Sunday, April 23, 2006
Last Friday I attended a conference which brought 8 former African presidents to address the public at wits. Great initiative! This was part of the African Presidential Roundtable co-organized by Boston University and the African Presidential and Archives Research Center (http://www.bu.edu/aparc/). Pierre Buyoya from Burundi, Masire from Botswana, Rawlings from Ghana, Kaunda from Zambia, Offman from Mauritius, Nicefore Soglo (Benin), Maria Pereira (Cape Verde), William B Mkapa (Tanzania), and Hassan Mwinyi (Tanzania) were there. They are controversial figures since many people relate African misery to them. Avoiding the blame game, I took away two things from them:
- Excellence Kaunda (Zambia) said: ‘Young people, you are the legacy of Africa, and if you do not take over your responsibilities, then Africa is lost’.
- N Soglo (Benin) argued that, once in office I was confronted by things that I never learnt from university: I realized that corruption was a world institution, institutionalized and protected by the west!
Drawing from that, my first premise is that African development needs a strong leadership form the current generation.
Many attendees at that conference may disagree with me. Indeed, the discussion we had mostly turned around questions like: corruption, why very long stay in offices, why didn’t you implement what you are saying now, why, why and why.
Disagree or not, WHY is the most difficult question on this earth. One day, after watching some pictures of some ‘wanted’ gangsters in his city, a little boy went to see a police officer in his vicinity and asked him this very question: “why did not you guys catch these gangsters when you were shooting them?”…
And so was our conference.
To answer the question on overstay in power, ex president Ketumile Masire stood up as the respondent on behalf of the group. His argument, “you can be in that office as long as you perform…in the US, people were overstaying up to when one took too long. Then they decided to fix a term. We are simply coping from them. Chirac in France, Thatcher in UK, etc overstayed and no one complained…”
Another argument ex African president sticked to, was that: we fought for our independences.
The real question that we should ask our self, as next generation or rulers, is how well prepared and ready are we compared to them?
It’s always good to look at deficiencies of a predecessor, but I think we better move the debate beyond that.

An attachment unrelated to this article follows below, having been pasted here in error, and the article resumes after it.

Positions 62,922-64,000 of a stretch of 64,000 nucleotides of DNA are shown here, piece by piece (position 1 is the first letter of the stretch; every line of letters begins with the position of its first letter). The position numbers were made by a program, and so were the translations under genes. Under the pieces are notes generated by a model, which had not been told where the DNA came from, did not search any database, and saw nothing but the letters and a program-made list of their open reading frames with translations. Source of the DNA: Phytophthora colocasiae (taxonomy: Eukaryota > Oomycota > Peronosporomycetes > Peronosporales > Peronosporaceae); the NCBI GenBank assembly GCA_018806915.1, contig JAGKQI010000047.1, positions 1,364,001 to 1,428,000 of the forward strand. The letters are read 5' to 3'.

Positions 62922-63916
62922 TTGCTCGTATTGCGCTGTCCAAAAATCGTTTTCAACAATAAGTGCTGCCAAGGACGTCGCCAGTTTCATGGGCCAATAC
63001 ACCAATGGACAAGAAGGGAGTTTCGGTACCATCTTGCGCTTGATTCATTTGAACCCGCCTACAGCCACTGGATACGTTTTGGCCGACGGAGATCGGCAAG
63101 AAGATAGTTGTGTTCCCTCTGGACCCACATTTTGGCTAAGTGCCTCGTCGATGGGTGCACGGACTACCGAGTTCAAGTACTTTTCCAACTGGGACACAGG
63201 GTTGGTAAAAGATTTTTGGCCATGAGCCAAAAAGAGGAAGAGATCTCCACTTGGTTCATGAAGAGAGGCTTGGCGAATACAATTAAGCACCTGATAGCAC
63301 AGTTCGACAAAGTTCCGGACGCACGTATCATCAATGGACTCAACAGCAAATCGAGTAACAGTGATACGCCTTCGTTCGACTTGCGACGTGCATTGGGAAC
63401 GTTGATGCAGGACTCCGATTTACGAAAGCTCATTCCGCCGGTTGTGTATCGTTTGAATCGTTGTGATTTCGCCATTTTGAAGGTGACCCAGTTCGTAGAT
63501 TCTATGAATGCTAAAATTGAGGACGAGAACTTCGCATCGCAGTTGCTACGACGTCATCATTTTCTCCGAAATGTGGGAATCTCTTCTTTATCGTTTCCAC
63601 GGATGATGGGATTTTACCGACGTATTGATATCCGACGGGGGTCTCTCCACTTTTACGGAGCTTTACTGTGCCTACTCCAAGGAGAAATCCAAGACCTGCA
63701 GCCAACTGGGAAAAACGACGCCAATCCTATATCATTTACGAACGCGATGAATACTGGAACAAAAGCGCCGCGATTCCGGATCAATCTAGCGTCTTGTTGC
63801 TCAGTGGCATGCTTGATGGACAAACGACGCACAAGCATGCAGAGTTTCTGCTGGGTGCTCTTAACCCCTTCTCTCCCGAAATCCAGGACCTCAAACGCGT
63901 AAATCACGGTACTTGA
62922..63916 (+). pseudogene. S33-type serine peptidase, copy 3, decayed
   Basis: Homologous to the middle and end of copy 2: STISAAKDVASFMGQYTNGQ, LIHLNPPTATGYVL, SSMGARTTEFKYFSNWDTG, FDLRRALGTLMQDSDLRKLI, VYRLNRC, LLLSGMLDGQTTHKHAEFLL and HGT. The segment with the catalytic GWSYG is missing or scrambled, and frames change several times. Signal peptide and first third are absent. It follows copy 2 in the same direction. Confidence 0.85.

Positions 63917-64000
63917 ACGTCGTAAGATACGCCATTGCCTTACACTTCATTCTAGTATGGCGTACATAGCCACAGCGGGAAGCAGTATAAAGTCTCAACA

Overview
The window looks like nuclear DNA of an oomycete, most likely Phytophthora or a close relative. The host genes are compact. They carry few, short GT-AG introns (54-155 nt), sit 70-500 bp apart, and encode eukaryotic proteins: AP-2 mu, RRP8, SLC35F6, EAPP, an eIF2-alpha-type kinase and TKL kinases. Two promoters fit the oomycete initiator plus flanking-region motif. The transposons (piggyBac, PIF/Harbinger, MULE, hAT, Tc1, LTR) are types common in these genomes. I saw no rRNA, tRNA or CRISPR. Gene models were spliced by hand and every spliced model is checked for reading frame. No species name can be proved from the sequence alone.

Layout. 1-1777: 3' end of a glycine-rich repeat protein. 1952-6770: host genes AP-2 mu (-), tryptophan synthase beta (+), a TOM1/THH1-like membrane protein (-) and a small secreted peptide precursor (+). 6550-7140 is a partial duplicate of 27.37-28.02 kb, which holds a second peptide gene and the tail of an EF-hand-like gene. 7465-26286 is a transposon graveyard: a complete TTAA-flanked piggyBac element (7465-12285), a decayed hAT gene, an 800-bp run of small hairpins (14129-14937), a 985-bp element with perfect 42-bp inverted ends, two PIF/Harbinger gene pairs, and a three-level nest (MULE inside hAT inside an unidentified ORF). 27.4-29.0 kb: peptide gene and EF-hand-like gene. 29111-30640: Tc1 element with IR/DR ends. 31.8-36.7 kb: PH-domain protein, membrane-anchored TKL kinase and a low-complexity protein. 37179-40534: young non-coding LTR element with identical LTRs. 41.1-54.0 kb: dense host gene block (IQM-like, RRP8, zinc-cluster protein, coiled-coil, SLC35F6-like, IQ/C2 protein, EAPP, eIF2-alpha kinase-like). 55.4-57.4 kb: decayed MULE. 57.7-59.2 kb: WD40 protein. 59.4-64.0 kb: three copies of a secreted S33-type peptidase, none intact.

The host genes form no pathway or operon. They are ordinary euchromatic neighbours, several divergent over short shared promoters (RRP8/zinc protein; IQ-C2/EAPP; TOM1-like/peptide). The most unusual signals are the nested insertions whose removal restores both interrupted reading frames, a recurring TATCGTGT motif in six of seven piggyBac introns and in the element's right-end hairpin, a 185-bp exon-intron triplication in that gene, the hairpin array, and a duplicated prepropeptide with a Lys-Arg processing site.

Being endowed with diversity of natural resources brought misfortune to Africa. Western countries, helped by African elite in power have been looting our riches. The aim of those powers has always been to have control over the Liberian or Sierra Leonean diamond. Belgian declared DR Congo a geological scandal! Since the last discovery of petrol in Chad, the country is now subject of international attention from some western powers after years of neglect.
As Soglo (Benin) said, corruption is like tennis game, you need a receiver on the other side to send the ball back to you. Do not blame African leaders only; it’s a highly organized network. Moreover, your university curriculum will never teach you about that.
When blogging on that, I do not mean that we should go for corruption! Instead, it teaches me about ethics, and that is my second premise.
If African leaders do not understand their role in the expected change, things are likely to not improve. Zimbabwe celebrated her national day 5 days ago, but the situation there leaves much to desire. Mugabe is a great nationalist, true and great, but we want to see that being translated in improvement of people’s lives and national economics. Emigration in that country has tremendously increased, would you tell me that Mugabe is doing well. On the other side, his opponents seem to be short of inspiration.
LD Kabila took over Mobutu’s 32 year-rule in DRC. I liked that guy, fluent in more that 7 international languages. His discourse was seducing: “Le peuple congolais a besoin du changement” (= Congolese need change). Indeed, we were tired of Mobutu. Then, Kabila ruled for 4 years but except his discourse, he never proved to be the nationalist (Lumumbist, Lumumba) he claimed to be.
South Africa, at least what sub-Saharan Africa can be proud of, is still struggling with a crisis of leadership and a jobless growth that is not yet correcting the wealth divide caused by Apartheid.
This generation of ours is the next to take over the destiny of the continent. What a huge responsibility! If we are not aware of it, we are likely to do the worse.